The first thing I do after waking up each morning is I brush my teeth, still half asleep. It’s the 6th day so far, and there is nothing that wakes me up more than turning the faucet handle..and having no water come out. Not even a drop.
In these 2 seconds, a million thoughts go through my head. It wakes me up like a million cups of coffee. I’m reminded that I’m in Bolivia, not at home in Charlotte, NC. I feel shock, because there’s always water at home. Then I feel frustration, later anger, then guilt and selfishness. Those feelings, along with many others too quick to make sense of, have made up the first 2 seconds every morning in the past week.
It’s not reported on, but Bolivia is currently in the middle of a drought. The nearby lake, Lago Poopó, no longer has water. Water is being rationed by neighborhoods. Here, in Calacoto, we get water every 3 days. That means that every 3 days, I take a quick, uncomfortable shower since it will go cold and will lose pressure. Every 3 days, I am thankful for every
drop that falls on my head in the quick 2 minutes. Every day, my friend’s mom rushes to wash the clothes, water the plants, and all the other chores that require water. I have talked with various people about the water crisis, and everyone has a different opinion about how the government is handling the situation. The water sources, which used to be run by a private company, were recently were turned over to EPSAS, the governmental department for water. Many people blame EPSAS because even though the drought was expected, EPSAS did not look for other sources of water in case of an emergency like this. EPSAS is technically breaking the law since they have robbed the people of a basic right: water. There are other conspiracy theories that have risen from the issue. For example, many people believe that the government is responsible for exacerbating the situation due to selfish reasons. Although Bolivia has many mountains with melting glaciers, the water is somehow not reaching the city. People have criticized the government for redirecting pipes to mines in the mountains. It’s a dilemma because Bolivians have accused their government of selling the mines to Chinese companies who are profiting from their resources and don’t have respect for their land. This is a fear of mine: I hope people don’t see me and think that I’m Chinese and involved with these corruption theories.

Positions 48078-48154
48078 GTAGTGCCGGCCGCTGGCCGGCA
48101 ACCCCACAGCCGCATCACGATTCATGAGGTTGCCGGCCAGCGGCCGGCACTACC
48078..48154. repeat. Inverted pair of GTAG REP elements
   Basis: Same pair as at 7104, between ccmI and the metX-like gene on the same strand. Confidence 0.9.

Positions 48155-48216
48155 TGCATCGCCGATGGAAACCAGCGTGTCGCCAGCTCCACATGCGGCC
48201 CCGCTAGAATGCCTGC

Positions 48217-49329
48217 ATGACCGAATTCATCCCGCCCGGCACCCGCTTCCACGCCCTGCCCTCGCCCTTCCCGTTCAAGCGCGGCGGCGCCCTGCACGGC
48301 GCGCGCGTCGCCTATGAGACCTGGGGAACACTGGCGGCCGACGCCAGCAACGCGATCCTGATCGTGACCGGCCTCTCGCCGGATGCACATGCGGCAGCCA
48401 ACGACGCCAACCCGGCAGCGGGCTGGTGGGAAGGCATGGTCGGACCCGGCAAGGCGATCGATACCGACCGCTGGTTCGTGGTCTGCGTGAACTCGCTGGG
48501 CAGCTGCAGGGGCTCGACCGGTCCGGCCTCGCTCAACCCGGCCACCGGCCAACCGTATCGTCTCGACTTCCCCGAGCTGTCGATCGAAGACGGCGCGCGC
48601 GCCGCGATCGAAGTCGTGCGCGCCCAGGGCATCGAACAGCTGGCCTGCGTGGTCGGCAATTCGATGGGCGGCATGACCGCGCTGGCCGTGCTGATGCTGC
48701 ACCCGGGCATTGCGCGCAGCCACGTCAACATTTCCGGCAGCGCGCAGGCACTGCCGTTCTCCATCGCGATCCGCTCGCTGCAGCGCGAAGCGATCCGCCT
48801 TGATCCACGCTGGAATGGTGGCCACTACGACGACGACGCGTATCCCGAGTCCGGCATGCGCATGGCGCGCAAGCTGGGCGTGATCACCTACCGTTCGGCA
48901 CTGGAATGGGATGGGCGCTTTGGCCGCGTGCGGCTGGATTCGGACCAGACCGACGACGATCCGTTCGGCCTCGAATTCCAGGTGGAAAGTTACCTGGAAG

The worst part is that I shouldn’t be complaining, as much as this situation makes me uncomfortable. We’re lucky to have bought a tank to fill up on days that water is given. So we have water, but it is uncomfortable when it comes from a tub instead of out of the faucet. Other citizens in La Paz don’t have this luxury. The news always show a long line of people waiting for water. They leave extremely grateful, having fill just two buckets of water.
The people here have gotten so used to the issue that humor has become their best coping mechanism. I see many restaurants with signs that say “No pierdas agua, toma cerveza” which translates to “don’t waste water, drink beer.” Whenever I’m on the bus going home, I see a few of these signs that remind me how privileged I am, and make me feel grateful for each drop that comes out of the water faucet.
So far, it’s been a difficult experience, but I believe that it’s making me into a more humble person. I don’t complain about it to my friends or coworkers, because there’s not much we can do. It’s a struggle every faces. It stresses me out, and is making my experience a bit less dreamy than I imagined it to be, but I feel like I am learning about myself, this country and its politics in a very personal manner.